The investigations also found that running mice demonstrated a nearly 60% increase in BDNF levels compared with their non-running counterparts. But when the experiments were repeated in the genetic mouse model lacking BDNF there was no difference in dopamine release between the active and sedentary animals, suggesting that BDNF catalyzes increased dopamine signaling.
“Our findings suggest that BDNF plays a key role in the long-lasting changes that occur in the brain as a result of running,” said study first author and neurobiologist Guendalina Bastioli, PhD, who is a postdoctoral fellow in the department of neuroscience at NYU Langone Health. “Not only do these results help explain why exercise makes you move, think, and feel better, they also show that these benefits continue even if you do not work out every day.”
While researchers have previously measured dopamine activity during running, the new investigation provides insight into the longer-term behavior of the hormone and its effects on the brain well after exercise stops. “Overall, the present studies indicate underlying factors in the beneficial effects of exercise in motor and reward pathways and may point to new therapeutic options to boost DA release,” they wrote.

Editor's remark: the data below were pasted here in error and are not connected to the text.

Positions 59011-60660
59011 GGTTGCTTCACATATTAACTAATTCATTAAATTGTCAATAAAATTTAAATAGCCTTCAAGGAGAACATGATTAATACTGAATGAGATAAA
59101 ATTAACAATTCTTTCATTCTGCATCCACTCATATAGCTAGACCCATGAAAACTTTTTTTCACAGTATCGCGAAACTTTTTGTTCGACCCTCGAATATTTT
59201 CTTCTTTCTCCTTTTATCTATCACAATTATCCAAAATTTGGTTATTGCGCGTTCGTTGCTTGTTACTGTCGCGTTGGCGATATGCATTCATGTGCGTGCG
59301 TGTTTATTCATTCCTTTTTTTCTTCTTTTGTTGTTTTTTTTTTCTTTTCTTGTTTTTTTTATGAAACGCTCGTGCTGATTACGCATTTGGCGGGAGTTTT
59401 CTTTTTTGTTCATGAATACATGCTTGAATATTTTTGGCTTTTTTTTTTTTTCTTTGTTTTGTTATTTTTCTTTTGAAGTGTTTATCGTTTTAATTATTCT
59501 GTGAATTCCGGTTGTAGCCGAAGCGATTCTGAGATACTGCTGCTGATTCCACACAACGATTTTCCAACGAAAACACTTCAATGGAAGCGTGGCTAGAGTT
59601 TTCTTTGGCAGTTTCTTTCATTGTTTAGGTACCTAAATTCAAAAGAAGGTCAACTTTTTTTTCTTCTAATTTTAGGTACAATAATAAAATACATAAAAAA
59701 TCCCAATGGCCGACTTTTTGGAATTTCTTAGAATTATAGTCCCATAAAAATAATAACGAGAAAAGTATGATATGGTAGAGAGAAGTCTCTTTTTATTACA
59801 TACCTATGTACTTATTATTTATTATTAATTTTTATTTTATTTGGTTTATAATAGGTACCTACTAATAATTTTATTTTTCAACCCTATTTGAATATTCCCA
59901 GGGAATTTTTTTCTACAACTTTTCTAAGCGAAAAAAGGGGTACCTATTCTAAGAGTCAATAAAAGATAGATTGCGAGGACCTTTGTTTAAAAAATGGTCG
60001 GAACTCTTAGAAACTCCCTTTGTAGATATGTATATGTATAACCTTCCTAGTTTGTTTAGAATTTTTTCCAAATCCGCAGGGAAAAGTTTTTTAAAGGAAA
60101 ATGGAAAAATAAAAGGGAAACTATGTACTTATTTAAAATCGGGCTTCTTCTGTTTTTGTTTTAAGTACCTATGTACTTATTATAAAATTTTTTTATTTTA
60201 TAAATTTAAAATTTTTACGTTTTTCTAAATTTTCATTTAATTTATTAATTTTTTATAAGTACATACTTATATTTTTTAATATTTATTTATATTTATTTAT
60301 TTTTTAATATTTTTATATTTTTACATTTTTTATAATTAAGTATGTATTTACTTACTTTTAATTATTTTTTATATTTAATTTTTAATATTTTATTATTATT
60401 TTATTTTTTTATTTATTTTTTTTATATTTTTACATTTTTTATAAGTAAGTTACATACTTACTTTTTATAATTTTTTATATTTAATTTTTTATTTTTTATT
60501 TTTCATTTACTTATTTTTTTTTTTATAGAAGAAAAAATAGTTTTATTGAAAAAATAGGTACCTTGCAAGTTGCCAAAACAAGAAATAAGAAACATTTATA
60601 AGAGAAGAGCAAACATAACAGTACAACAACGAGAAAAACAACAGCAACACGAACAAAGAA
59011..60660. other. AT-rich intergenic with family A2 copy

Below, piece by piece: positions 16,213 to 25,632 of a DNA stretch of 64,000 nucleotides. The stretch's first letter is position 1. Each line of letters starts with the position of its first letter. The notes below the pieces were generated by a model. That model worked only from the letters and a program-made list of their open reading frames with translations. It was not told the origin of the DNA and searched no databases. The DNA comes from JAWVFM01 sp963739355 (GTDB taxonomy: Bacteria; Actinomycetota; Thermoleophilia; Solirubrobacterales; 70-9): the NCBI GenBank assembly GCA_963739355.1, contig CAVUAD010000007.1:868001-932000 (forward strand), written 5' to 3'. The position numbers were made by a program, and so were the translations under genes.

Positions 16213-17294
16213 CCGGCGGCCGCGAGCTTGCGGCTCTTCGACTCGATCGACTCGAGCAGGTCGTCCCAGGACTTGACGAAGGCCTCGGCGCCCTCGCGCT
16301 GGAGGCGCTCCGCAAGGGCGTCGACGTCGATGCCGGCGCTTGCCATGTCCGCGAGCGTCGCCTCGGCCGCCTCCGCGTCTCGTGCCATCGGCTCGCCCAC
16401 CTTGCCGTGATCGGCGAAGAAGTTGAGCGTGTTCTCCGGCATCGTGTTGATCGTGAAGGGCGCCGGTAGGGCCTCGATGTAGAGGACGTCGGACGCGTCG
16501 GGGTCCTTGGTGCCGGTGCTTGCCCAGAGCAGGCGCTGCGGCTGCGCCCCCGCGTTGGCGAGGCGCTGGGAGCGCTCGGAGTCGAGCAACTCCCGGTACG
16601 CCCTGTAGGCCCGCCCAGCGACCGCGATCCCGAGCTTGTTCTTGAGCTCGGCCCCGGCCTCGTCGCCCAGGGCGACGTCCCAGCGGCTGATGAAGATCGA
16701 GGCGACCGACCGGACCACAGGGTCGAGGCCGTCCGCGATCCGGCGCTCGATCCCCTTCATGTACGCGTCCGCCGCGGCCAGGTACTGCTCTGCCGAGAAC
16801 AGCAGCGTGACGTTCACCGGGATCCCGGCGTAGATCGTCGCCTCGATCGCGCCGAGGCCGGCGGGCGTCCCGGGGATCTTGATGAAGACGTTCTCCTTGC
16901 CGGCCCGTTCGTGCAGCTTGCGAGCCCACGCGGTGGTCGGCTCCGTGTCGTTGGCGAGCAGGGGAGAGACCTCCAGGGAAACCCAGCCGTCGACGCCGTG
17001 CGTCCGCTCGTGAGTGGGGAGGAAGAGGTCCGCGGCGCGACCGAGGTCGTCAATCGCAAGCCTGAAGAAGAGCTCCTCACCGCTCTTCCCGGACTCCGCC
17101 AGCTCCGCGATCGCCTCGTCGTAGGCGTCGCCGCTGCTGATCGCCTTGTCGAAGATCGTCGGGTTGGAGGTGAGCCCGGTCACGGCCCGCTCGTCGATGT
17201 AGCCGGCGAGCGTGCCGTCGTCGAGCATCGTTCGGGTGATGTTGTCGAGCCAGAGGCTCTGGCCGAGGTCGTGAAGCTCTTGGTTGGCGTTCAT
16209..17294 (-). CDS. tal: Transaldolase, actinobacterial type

The study authors noted that patients with Parkinson’s disease and other movement disorders are often treated with drugs that mimic dopamine’s effects on motor neurons. However, the mechanism behind dopamine’s role in this protective benefit of exercise had not been thoroughly explored. Their results just published provide new insights into how exercise might reduce the symptoms of Parkinson’s disease, and potentially how exercise might be used in addition—or potentially alternative—to dopamine-boosting drugs. “Interest in the influence of exercise on brain health is long-standing, with a large literature showing not only improvements in cognition but also preservation of DA neurons and motor activity in neurotoxin models of PD,” the team commented. “These studies provide insight into the beneficial effects of exercise that could be harnessed for therapeutic approaches for PD and other neuropsychiatric disorders.”
Rice, a professor in the departments of neurosurgery and neuroscience and physiology at NYU Langone, cautions that while the preliminary findings in rodents were promising, future studies in humans will be required to fully understand the role of BDNF and dopamine in Parkinson’s disease. And as the team concluded “Our findings support the idea that enhanced DA release not only contributes to improvement in motor symptoms seen with exercise in PD patients but might also underlie alleviation of symptoms in other neuropsychiatric disorders, including depression and anxiety.”
The team also plans to investigate the relationship between exercise, dopamine, and BDNF in female mice, which notably run more frequently than do males. In addition, the researchers intend to directly examine whether active mice have improved motor skills compared with those undertaking only limited physical activity.